Italian land and nature: Sila National park
- WTI Magazine #104 Jun 16, 2018
Five-hundred-thousand hectares of highly-singular natural riches: the Sila Plateau expands over parts of the Provinces of Cosenza, Crotone and Catanzaro. Natural and scenic endowments where the diversity of landscapes, the variety of plant and animal species, and the beauty of all of Sila attest to the importance of the Sila National Park and of the treasures it protects.
Although it was established only in 2002, Sila National Park is actually part of one of Italy’s oldest national parks, the National Park of Calabria. This zone, with its rugged and wild, yet pristine side, charms visitors with its quaint and welcoming villages, and with the opportunities to practice a number of outdoor sports. Here, any time of year is right to enjoy this multi-faceted Park.
Check out the numerous little towns scattered throughout the area: some date back more than a handful of centuries and thus boast the strongest territorial traditions, while others are more modern and endowed with the most recent touristic services and accommodations. What all these places have in common are the beauty of their landscapes, that seem suspended somewhere between the past and present, between tradition and modernity.
To begin with, Acri, also referred to as the “door to Sila” (it lies at the base of the plateau, in the Province of Cosenza), hosts the ruins of a feudal Castle, along with Palazzo Sanseverino-Falcone, Palazzo Julia with its important library, and Palazzo Spezzano. And near its ancient Capuchin Convent stands the imposing, 19th-Century Basilica del Beato Angelo d’Acri.
San Giovanni in Fiore, rather, is the most populous community in Sila; its town center hosts several churches, among them the Florense Abbey and the Church of Santa Maria delle Grazie.
In the environs of San Giovanni in Fiore is Castelsilano, abounding with hot springs, some of which are sulphurous, and earth cavities (though fewer), a draw for speleologists. The most important of these is the Grotta di Samourì, or Grave Grubbo.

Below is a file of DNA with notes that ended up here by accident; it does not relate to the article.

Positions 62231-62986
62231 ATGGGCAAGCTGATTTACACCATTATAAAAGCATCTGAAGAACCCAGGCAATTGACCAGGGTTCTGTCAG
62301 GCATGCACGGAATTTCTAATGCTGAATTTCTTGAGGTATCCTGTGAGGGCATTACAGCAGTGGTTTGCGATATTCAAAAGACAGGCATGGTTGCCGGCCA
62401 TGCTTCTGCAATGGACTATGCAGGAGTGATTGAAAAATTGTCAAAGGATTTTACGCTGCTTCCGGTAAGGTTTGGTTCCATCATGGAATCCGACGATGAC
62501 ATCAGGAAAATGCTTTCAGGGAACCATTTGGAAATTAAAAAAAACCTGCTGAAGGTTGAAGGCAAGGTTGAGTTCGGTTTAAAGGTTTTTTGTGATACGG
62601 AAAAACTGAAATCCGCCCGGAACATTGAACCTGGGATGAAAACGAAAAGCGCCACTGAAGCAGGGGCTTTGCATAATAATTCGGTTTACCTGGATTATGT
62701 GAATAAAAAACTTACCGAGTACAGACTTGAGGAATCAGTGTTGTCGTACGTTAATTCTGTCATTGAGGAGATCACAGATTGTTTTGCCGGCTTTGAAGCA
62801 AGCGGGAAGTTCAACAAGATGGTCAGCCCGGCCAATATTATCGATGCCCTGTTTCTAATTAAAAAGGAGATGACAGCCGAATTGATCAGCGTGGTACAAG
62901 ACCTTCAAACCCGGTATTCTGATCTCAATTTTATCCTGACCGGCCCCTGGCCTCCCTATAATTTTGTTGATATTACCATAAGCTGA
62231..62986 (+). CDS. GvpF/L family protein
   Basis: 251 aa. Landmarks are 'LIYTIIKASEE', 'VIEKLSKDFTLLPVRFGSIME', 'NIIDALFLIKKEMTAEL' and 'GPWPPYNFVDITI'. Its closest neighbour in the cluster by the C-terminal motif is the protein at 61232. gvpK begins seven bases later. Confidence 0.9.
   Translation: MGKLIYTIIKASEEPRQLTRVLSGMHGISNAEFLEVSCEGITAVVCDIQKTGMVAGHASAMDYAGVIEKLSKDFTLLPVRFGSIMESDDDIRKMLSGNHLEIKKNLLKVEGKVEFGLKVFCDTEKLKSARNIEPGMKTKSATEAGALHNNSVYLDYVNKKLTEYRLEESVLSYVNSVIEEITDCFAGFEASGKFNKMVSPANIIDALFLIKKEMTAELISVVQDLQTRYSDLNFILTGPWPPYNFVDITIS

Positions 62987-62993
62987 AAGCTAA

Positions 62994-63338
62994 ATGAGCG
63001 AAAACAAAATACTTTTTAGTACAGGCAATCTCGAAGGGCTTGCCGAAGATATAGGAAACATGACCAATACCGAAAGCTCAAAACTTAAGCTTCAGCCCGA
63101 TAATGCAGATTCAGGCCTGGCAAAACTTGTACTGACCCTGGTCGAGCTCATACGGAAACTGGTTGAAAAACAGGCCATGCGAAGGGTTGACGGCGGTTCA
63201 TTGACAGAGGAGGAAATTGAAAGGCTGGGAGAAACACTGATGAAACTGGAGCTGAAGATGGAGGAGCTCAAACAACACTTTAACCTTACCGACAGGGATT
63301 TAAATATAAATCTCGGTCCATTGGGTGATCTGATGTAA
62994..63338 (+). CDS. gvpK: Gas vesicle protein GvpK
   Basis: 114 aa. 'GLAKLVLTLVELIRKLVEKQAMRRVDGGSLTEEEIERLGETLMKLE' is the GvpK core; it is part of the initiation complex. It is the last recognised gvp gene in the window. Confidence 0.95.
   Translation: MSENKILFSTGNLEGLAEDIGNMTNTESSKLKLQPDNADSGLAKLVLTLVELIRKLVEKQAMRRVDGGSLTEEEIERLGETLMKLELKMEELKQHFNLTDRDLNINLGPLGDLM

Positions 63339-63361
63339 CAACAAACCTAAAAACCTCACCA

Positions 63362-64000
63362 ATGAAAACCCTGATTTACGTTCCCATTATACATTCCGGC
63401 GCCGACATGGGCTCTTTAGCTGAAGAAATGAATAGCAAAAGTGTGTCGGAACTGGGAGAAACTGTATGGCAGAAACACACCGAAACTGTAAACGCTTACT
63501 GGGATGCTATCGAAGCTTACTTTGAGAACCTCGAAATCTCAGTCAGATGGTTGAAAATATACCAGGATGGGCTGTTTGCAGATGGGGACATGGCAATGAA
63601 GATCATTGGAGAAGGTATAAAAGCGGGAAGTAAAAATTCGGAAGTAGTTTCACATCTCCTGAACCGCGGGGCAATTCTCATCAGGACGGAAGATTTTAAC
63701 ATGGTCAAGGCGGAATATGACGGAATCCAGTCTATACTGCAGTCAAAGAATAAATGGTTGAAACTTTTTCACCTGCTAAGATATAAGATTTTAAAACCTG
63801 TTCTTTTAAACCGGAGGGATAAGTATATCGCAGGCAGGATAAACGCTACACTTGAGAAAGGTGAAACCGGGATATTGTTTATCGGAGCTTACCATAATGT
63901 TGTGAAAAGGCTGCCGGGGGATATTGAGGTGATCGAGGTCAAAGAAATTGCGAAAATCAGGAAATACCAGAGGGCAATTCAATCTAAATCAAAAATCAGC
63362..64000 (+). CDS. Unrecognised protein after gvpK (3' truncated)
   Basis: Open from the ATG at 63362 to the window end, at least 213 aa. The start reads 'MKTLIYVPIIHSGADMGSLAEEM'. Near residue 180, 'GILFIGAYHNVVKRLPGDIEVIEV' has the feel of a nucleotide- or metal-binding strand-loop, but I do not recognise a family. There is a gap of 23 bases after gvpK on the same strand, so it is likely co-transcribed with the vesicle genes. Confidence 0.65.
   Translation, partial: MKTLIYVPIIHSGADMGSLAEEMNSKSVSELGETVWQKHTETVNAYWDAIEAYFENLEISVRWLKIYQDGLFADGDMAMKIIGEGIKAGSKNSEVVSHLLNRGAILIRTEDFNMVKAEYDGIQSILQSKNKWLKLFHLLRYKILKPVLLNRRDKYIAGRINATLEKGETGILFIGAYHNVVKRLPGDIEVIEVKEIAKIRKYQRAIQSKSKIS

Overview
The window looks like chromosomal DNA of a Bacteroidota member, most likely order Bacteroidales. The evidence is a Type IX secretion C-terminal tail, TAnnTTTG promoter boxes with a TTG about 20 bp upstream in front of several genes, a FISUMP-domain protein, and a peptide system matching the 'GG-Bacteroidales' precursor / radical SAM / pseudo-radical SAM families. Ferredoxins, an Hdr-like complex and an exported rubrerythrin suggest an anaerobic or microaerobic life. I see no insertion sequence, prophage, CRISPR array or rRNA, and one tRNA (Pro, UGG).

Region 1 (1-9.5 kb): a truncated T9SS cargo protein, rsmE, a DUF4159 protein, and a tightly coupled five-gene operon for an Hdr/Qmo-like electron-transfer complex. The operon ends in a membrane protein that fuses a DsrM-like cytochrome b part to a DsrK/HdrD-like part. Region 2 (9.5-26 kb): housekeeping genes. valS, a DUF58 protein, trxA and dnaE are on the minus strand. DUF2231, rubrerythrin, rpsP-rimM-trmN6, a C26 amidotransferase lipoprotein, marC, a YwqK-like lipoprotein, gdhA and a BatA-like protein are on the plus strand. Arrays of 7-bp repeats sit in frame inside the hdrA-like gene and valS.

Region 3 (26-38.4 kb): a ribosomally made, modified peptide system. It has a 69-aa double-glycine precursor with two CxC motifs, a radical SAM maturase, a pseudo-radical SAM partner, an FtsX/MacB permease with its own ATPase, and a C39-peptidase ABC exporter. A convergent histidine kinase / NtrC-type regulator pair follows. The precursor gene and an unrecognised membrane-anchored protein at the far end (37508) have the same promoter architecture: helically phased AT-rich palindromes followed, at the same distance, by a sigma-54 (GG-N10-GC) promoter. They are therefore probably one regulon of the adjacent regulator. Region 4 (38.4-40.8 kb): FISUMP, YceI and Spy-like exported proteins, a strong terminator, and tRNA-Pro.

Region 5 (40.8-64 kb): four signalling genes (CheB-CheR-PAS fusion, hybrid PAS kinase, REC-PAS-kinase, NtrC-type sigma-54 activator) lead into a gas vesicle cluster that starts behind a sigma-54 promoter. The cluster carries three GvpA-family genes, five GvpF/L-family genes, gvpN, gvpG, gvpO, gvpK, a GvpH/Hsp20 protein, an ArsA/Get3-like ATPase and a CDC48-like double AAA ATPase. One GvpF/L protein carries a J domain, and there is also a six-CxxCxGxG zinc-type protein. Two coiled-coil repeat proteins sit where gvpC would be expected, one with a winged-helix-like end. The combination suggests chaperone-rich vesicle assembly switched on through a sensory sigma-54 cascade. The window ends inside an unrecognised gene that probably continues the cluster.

Be sure to see the old borgo of Acerenthia with its Medieval ruins.
The main activity when the weather suits is trekking through Sila’s woods (“the green heart of Calabria”), even for days at a time. Trekking excursions also mean opportunities to gather mushrooms (very valuable here), chestnuts and berries. Those that prefer can rent bicycles to get around, or ride on horseback through the area’s bountiful nature trails.
Sticking closer to civilization? The zone’s various accommodations often provide structures for playing tennis, soccer and many other sports.
And resort properties like Villaggio Mancuso lie in the vicinity of numerous pools and bodies of water, including Lakes Ampollino, Cecita, and Arvo, (rich in trout and carp), where travelers can canoe, fish, and paddle-boat.
Staying in Sila during the colder months? No problem! You’re in the perfect place for trying your hand at a number of winter sports. The towns of Lorica, Camigliatello and Ciricilla (Province of Catanzaro) are some of the best-equipped for skiing, both downhill and cross-country. Or, if it’s more speed you’re after, bobsledding is on the menu at Villaggio Palumbo year-round.
A place of centuries-old traditions, Sila has maintained intact its original cuisine and flavors. Visitors should give in to the temptations of typical, strangely-alluring dishes like “mpanata,” a soup made with ricotta, hot whey and hard bread, as well as the Park’s native chestnuts and the Sila Porcini Mushroom.
And a stroll through these conifer-rich woods (the icon of Sila), means encounters with the Park's breathtaking plant and animal life: think European black pines, beech trees and white spruce (also found in the captivating Forest of Giants) among the plants, and wolfs, deer, and birds of prey – Red Kites, Short-toed Snake Eagles and the Eurasian Eagle-Owl.